Aerial Manipulation

Aerial Manipulation

A Special Issue proposal by

While unmanned aerial vehicles and drones are commonplace by now in applications such as picture taking or surveying, much research work remains to be done in applications where aerial vehicles must act on the environment by entering in contact with it.

By aerial manipulation it is intended the grasping, transporting, positioning, assembly and disassembly of mechanical parts, measurement instruments and any kind of objects, performed with UAVs endowed with small robotic arm(s) and gripper(s). This Special Issue aims at collecting the latest results achieved by researchers working in mechatronics, sensing, motion planning and control within the aerial manipulation research field. The proposed topic is strongly multidisciplinary, and the expected audience is wide.


The introduction of aerial manipulation can be helpful especially in those industrial and service applications that are considered very dangerous for a human operator. For instance, think to a task of bridge inspection, high-voltage electric lines inspection and fixing-up, rotor blade repairing and so on. These tasks are both very unsafe and expensive, since the performance of professional climbers and specialists is requested. An unmanned aerial manipulator might indeed assist the human operator in these jobs or, at least, in the most hazardous and critical situations. Grasping an object during the flight with a UAV (equipped with only a gripper) poses several problems due to the under-actuation of the aerial vehicle, its unstable dynamics, and the coupling effects given by the presence of the object. The bigger the carried payload, the bigger should be the capacity of the single employed UAV. However, the sole gripper is not enough to obtain a complete evolution from passive into active tasks of the unmanned aerial vehicles: mechanical structures mounted on the UAVs are then essential to perform more complex actions. Therefore, an aerial manipulator might be an efficient solution providing an aerial vehicle with the capability of performing dexterous manipulation tasks. Nevertheless, like the presence of a carried object creates coupling effects in the dynamic model of the system, a mounted robot arm provides even more issues since its dynamics depends on the actual configuration state of the whole system.

Topics of Interest

  • Control of aerial manipulators
  • Control of UAV in contact with the environment
  • Motion planning of aerial manipulators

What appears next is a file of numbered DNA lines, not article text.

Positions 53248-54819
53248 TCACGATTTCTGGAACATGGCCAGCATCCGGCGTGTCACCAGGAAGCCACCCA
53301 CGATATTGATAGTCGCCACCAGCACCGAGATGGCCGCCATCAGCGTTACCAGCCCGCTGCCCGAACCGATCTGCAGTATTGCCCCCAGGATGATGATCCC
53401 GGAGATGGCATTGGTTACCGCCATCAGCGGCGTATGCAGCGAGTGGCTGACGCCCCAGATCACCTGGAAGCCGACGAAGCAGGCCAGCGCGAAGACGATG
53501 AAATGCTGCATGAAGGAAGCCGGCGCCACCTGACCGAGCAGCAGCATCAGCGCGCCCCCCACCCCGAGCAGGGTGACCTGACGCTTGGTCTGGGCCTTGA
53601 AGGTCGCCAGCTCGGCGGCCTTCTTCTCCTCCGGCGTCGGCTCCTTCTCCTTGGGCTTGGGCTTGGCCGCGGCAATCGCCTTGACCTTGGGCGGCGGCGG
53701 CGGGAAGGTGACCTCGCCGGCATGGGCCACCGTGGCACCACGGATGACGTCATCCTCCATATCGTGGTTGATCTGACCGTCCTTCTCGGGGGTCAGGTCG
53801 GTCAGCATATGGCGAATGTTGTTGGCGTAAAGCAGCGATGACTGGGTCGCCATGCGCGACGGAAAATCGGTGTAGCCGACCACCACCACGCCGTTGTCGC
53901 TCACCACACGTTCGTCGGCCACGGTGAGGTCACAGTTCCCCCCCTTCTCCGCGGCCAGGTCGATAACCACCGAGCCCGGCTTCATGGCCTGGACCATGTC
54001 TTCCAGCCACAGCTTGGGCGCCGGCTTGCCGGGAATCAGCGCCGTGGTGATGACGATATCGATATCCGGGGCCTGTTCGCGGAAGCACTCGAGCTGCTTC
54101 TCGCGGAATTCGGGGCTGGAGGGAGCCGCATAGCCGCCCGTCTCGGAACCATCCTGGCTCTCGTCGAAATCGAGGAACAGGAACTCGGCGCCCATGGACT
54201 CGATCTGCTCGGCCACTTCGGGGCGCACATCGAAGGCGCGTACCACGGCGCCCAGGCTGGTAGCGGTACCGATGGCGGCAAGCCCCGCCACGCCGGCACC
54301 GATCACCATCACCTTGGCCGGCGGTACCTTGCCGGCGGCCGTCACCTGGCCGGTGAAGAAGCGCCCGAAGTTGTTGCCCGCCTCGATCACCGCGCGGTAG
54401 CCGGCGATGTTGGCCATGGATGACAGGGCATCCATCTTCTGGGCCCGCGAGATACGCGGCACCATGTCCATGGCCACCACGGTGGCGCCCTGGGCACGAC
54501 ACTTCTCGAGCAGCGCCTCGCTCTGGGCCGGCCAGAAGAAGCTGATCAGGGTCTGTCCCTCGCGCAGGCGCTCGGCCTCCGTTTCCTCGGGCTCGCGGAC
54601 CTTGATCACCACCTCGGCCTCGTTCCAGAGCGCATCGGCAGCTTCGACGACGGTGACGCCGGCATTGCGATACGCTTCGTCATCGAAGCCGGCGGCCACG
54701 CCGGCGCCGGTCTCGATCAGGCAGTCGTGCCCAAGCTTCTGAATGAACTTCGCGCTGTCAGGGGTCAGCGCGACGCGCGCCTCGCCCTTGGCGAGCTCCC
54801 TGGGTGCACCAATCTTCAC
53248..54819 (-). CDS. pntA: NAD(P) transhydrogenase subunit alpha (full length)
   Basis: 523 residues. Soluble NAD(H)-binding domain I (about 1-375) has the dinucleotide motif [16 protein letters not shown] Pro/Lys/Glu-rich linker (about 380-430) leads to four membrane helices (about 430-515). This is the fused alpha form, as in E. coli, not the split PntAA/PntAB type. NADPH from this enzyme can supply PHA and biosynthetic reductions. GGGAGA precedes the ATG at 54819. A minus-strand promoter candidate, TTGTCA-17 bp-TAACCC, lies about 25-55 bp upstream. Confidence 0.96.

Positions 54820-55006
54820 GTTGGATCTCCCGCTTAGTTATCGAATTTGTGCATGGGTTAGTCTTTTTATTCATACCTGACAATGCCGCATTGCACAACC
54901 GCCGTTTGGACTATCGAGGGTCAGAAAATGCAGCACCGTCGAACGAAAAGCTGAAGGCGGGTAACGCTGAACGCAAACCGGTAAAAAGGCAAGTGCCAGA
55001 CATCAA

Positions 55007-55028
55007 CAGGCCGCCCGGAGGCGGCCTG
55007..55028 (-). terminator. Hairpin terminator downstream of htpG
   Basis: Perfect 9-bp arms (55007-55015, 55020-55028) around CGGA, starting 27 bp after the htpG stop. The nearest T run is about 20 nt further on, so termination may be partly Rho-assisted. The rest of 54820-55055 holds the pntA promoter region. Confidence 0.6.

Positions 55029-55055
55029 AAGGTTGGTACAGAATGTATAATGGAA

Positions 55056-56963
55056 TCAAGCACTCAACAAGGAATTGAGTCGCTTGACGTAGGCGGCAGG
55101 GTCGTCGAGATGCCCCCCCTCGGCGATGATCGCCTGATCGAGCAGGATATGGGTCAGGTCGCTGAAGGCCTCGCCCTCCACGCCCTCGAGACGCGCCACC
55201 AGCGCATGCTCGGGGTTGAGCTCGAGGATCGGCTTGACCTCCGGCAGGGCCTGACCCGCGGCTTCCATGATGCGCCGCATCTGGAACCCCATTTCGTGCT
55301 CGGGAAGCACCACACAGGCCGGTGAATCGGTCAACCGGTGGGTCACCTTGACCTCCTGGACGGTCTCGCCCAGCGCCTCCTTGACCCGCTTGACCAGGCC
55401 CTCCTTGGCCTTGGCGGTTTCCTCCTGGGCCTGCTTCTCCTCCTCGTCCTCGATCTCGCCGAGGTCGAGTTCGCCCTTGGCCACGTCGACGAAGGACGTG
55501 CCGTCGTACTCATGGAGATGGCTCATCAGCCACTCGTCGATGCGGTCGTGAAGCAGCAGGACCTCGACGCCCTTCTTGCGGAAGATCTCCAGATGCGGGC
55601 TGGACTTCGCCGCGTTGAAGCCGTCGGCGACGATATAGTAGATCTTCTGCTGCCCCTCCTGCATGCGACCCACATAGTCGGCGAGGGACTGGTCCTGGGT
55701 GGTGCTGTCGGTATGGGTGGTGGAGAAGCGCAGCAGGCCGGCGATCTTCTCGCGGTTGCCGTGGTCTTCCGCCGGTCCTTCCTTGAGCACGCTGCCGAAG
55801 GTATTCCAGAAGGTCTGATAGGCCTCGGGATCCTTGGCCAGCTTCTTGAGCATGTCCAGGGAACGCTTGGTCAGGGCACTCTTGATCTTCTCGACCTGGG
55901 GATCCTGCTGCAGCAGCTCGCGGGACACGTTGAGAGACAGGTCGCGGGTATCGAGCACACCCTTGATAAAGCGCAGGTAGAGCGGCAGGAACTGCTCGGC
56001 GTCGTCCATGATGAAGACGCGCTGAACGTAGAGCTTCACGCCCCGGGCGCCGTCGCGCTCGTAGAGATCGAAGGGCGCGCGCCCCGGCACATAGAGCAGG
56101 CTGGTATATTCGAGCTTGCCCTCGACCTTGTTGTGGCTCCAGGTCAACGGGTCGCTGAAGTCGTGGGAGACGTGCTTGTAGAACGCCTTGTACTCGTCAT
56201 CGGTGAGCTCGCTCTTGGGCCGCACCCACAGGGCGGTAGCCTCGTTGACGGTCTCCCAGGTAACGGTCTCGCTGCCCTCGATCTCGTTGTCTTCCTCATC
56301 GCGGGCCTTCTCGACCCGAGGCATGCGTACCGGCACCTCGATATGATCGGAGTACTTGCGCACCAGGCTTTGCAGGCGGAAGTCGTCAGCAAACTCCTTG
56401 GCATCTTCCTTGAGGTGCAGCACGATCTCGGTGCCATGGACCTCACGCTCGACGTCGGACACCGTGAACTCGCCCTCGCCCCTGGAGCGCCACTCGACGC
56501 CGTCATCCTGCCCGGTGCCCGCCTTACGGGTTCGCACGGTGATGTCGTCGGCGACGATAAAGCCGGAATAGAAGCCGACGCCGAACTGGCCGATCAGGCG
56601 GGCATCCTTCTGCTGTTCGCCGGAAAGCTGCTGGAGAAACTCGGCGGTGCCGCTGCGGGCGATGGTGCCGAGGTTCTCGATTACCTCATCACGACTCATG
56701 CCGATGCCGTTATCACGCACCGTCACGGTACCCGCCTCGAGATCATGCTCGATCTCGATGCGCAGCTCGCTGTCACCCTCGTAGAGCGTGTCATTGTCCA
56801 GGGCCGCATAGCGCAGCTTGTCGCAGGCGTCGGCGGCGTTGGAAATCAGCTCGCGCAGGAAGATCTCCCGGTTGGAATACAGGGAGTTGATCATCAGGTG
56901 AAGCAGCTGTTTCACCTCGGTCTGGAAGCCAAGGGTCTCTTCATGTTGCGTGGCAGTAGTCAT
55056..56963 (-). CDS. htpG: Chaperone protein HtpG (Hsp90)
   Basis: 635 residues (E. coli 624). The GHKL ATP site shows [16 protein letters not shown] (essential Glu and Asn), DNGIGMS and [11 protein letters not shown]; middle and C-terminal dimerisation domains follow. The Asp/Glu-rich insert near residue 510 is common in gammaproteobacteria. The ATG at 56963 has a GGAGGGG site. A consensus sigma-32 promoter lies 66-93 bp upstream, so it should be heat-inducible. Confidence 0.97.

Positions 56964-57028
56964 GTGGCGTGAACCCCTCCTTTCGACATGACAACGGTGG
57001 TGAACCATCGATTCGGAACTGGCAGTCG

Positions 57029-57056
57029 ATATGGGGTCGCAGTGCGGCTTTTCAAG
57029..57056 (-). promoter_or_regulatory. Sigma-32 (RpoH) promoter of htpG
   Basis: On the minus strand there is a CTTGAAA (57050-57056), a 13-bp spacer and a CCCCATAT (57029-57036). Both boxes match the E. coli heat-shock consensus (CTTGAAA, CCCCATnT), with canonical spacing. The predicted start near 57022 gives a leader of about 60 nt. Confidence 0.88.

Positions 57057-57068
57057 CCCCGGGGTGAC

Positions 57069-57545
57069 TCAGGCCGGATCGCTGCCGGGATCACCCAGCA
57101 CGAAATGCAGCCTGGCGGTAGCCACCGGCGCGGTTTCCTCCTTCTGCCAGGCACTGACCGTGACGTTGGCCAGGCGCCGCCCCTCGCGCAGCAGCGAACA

• Perception in aerial manipulation
  • Mechatronic design of aerial manipulators

The Special Issue will thus cover several aspects spanning from the mechatronic design of novel aerial manipulator, to the use of sensors necessary to accomplish the sought tasks, and the use of motion planning and control techniques. This may also be a great opportunity to stir the current idea of aerial robotics that is too much conceived as simple inspection and sensing applications. Aerial manipulation is a great research challenge and this might be a chance to collect the most recent results of the field to enhance the autonomy requested to fulfill the addressed tasks.

Therefore, we do think that the proposed Special Issue is perfectly suitable for the Robotics and Automation Letters. Moreover, the possibility to present the work at the upcoming ICRA conference is without doubt a further stimulus to submit novel manuscripts and ideas in the proposed field. This will be also helpful in advertising and promoting the Special Issue.


This proposed journal Special Issue is supported by the IEEE RAS Technical Committee on Aerial Robotics and Unmanned Aerial Vehicles as confirmed by the Technical Committee co-chair Anibal Ollero, also on behalf of the other co-chairs YangQuan Chen and Kimon P. Valvanis. Please, see the related endorsement email in attachment.


Special Issue Call Publication: July 25, 2017
Special Issue Submission Opens: September 1, 2017
Special Issue Submission Closes: September 10, 2017
First Decision Communicated to Authors: December 5, 2017
Final Decision Communicated to Authors: February 8, 2018
Accepted RAL Papers appear on Xplore: February 27, 2018

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